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Dropout e-rickshaw drivers ferry Madhyamik students to exam halls

To popularise this service, they even put up a poster on their vehicle offering free transportation to examinees
The two Toto operators wait outside a Madhyamik exam centre to ferry students home in West Burdwan’s Andal on Monday.
The two Toto operators wait outside a Madhyamik exam centre to ferry students home in West Burdwan’s Andal on Monday.
Dipika Sarkar

Abhijeet Chatterjee   |   Durgapur   |   Published 08.03.22, 12:51 AM

Two e-rickshaw drivers in West Burdwan’s Andal have come forward to ferry Madhyamik candidates from their homes to examination centres and back for free because many of them are too poor to afford a bus ride even on  an exam day.

“Many Madhyamik  examinees travel on foot as they cannot afford a bus ride or hire vehicles to reach the examination centre. We had to drop out of school because of poverty and know the hurdles that students from poor families face. So, we decided to take them to exam centres for free,” said Doyamoy Ruidas, one of the Toto drivers.

His friend and another e-rickshaw (Toto) driver Kanai Ruidas Das said together they ferried over 100 examinees to the Madhyamik examination centres and back home on Monday, which was the first day of the Class X state board exams this year.

To popularise this service, they even put up a poster on their vehicle offering free transportation to Madhyamik examinees.

“We have decided to keep two hours on each day of the examination reserved for the job. During that time, we won’t accept any other passenger. We are also poor people but we want to do whatever little we can for the youngsters,” said Kanai Ruidas.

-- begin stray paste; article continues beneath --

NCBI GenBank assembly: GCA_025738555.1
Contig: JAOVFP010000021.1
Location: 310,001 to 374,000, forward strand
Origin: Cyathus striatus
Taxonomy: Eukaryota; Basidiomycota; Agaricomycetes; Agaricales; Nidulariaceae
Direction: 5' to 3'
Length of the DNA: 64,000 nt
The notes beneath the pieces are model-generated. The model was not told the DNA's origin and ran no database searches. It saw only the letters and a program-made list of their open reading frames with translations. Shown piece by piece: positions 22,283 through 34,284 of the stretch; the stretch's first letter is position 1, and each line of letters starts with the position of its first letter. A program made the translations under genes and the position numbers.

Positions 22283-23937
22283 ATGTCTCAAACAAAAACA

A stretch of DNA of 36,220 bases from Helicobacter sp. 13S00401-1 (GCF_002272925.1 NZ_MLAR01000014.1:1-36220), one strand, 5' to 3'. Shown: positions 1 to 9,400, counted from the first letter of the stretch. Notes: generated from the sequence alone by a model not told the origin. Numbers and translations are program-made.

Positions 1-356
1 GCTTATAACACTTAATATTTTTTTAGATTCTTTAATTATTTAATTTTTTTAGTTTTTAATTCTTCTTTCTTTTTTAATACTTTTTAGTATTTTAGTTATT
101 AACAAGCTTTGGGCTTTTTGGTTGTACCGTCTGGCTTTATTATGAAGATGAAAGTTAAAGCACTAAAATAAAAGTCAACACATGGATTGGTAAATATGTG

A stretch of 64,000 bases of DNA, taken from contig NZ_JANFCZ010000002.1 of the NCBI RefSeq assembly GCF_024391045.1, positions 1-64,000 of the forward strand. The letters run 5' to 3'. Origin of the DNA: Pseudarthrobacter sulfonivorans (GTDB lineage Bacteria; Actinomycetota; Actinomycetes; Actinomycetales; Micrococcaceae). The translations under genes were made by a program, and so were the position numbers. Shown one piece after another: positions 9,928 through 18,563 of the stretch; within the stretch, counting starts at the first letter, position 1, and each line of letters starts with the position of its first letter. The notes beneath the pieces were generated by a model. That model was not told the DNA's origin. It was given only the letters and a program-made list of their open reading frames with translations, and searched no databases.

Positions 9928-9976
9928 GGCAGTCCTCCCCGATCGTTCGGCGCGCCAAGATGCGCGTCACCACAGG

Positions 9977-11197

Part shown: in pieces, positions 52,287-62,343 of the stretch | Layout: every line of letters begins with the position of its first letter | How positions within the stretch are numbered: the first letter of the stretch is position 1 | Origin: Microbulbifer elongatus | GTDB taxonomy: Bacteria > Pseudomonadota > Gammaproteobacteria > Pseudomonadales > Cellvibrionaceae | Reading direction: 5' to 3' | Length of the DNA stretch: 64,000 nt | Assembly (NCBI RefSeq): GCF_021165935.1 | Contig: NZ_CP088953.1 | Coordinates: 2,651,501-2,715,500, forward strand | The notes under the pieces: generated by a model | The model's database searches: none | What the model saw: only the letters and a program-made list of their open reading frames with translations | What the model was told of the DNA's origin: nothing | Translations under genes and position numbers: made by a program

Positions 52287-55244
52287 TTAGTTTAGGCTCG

Three examination centres have been set up in Andal at Khandra High School, Ukhra Adarsh Hindi High School and Ukhra KB High School.

Most of the examinees have received bicycles from the state government under the Sabuj Sathi scheme but during the examination days they prefer to use public transport.

“I got a bicycle and I usually use it to go to school. But during exams, I avoid cycling because it adds to my stress,” said examinee Kajal Bauri.

He said the Madhyamik examination centre is 1.5km away from home and he would have had to walk to it if the Toto drivers did not help them.

Another Madhyamik examinee Piu Ruidas said the free Toto service was a big help.

“They (Toto drivers) stay in our locality and I know them well. They are taking us to the exam venue like our guardians,” she said.

Local Trinamul leaders welcomed the move.

“We are welcoming examinees with flowers and masks. We are glad to know that the two Toto drivers are transporting the examinees free of cost,” said Ipshita Singh, a leader of Trinamul’s woman wing in Khandra.

Exam amid tragedy

Two siblings from Birbhum's Parui took their Madhyamik examination on Monday within a few hours of the death of their father in a road accident in Bolpur on Sunday night.

Ghanashyam Kisku and his step-sister Jimina Parvin, students of Keshaipur High School in Birbhum’s Parui, reached the examination centre at Ahmedpur Joydurga High School on Monday, when other family members were waiting at a hospital to get the post-mortem of their father Shib Shankar Kisku done.

Shib Shankar, a farmer, was killed when his motorbike was hit by a sand-laden tractor near Bolpur town.

“My father always wanted to see us educated. So, we chose to take our first board exam even on this day,” said Ghanashyam.

Pranab Kumar Mondal, the headmaster of Keshaipur High School, said: “The family is very poor and we are proud they took their exams amid the tragedy.”

(Additional reporting by Snehamoy Chakraborty)



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